The European Union on Monday pledged "unprecedented" levels of support to both Israel and the Palestinian Authority in the event that the two parties reach a final status agreement which would include the establishment of a Palestinian Arab state in Judea and Samaria, along with the ethnic-cleansing of at least 100,000 Jews in communities throughout the region.
Commending US Secretary of State John Kerry for his efforts in launching direct talks between the two, EU foreign ministers said the 28-nation bloc would "contribute substantially" to post-conflict arrangements to ensure the sustainability of a peace deal.
"The EU will provide an unprecedented package of European political, economic and security support to both parties in the context of a final status agreement," the ministers said in a statement.
"In the event of a final peace agreement the European Union will offer Israel and the future state of Palestine a Special Privileged Partnership [the highest level of recognition the union can confer on non-member states - ed.] including increased access to the European markets, closer cultural and scientific links, facilitation of trade and investments as well as promotion of business to business relations.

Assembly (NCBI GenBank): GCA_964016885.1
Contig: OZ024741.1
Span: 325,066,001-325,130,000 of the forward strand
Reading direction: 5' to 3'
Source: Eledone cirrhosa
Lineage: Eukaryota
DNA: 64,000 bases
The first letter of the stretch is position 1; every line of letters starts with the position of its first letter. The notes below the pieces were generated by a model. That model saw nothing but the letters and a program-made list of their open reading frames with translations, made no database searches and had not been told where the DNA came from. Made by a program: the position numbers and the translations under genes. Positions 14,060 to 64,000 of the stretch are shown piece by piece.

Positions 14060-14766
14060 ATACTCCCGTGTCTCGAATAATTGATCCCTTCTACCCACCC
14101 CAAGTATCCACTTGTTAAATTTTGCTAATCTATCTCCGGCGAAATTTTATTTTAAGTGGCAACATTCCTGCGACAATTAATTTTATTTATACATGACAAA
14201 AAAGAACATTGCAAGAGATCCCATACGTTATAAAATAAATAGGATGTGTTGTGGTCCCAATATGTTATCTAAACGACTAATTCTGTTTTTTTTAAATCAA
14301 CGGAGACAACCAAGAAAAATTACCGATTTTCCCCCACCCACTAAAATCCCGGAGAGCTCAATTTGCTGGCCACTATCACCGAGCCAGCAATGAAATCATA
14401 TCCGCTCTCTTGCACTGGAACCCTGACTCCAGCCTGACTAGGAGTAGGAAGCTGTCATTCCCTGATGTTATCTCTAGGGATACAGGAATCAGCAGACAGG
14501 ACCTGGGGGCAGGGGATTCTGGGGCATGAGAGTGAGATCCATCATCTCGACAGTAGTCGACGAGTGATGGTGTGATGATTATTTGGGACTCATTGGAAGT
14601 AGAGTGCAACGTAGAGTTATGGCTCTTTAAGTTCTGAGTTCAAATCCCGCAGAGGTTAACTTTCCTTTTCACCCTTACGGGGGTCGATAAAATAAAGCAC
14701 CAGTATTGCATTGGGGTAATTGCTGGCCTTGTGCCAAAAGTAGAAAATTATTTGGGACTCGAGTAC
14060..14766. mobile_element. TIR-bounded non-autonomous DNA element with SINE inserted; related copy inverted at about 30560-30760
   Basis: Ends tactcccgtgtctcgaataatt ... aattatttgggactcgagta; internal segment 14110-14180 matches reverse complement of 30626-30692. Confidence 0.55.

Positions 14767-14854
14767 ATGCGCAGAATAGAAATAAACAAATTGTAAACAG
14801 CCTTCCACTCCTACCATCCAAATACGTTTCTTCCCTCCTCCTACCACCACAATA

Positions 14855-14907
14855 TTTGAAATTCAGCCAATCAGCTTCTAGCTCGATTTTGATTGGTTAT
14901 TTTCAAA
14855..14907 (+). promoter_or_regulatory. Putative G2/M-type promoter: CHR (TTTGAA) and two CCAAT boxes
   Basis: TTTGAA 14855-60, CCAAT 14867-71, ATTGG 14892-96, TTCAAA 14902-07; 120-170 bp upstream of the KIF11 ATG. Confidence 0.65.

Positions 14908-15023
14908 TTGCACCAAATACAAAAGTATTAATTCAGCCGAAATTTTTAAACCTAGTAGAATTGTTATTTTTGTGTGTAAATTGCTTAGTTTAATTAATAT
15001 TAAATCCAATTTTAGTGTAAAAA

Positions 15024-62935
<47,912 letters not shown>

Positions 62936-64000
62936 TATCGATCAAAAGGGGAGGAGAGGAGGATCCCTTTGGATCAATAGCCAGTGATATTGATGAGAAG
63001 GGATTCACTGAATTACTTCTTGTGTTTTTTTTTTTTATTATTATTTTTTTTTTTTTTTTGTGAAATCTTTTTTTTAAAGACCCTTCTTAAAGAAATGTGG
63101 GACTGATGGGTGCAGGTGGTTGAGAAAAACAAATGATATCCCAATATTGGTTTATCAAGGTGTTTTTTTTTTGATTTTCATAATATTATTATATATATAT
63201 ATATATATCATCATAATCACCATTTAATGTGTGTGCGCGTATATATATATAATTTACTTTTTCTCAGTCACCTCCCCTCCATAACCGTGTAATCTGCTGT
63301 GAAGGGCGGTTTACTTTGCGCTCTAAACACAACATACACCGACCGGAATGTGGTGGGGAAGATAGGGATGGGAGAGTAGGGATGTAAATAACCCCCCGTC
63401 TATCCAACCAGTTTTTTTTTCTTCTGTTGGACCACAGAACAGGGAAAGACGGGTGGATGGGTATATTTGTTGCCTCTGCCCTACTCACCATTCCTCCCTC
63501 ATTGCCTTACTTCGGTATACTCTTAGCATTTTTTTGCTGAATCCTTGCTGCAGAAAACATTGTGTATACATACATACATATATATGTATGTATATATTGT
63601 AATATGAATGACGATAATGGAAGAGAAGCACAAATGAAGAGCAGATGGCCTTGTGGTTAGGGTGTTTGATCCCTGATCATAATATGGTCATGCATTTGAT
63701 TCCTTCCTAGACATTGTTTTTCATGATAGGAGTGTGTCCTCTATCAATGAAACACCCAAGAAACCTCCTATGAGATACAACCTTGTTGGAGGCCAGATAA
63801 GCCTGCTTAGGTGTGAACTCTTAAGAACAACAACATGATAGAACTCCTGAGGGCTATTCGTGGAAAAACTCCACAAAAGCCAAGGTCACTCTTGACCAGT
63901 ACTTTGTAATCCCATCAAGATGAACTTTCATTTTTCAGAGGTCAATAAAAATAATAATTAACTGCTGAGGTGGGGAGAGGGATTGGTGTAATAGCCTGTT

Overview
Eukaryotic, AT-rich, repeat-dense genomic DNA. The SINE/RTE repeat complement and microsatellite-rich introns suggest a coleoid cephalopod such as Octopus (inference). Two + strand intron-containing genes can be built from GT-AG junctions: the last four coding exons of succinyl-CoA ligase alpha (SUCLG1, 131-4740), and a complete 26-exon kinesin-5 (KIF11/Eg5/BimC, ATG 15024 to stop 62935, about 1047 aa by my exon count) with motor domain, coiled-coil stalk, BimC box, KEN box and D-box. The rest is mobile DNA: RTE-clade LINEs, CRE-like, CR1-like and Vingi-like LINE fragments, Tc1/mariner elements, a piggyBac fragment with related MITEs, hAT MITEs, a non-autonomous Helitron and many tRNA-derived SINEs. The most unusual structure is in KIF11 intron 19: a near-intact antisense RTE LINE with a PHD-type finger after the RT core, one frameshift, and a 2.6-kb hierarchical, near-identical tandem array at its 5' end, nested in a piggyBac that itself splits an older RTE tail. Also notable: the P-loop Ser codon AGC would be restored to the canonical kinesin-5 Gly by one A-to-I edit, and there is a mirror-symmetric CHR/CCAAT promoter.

"Enhanced political dialogue and security cooperation will also be offered to both states," the statement added.
A senior EU official said it was too early to talk about numbers after Israeli daily Haaretz last week claimed the package would be worth "billions of euros". The left-wing paper also said it could help to end what it termed as "Israel's international isolation" - apparently ignoring the already-burgeoning Israel-EU trade relations, which hit 29.4 billion Euros in 2011.
The offer is apparently being formulated by British Foreign Secretary William Hague together with his French, German, Spanish and Italian counterparts, and follows a compromise deal between Israel and the EU which allowed the Jewish state to take part in the "Horizon 2020" European scientific collaboration project. The joint project was thrown in jeopardy by new EU guidelines that boycott Israeli entities over the 1949 Armistice line.
It comes after revelations that EU funds were being squandered in Gaza by paying Palestinian Authority employees who were not actually working, raising questions about the uses and efficacy of EU funds.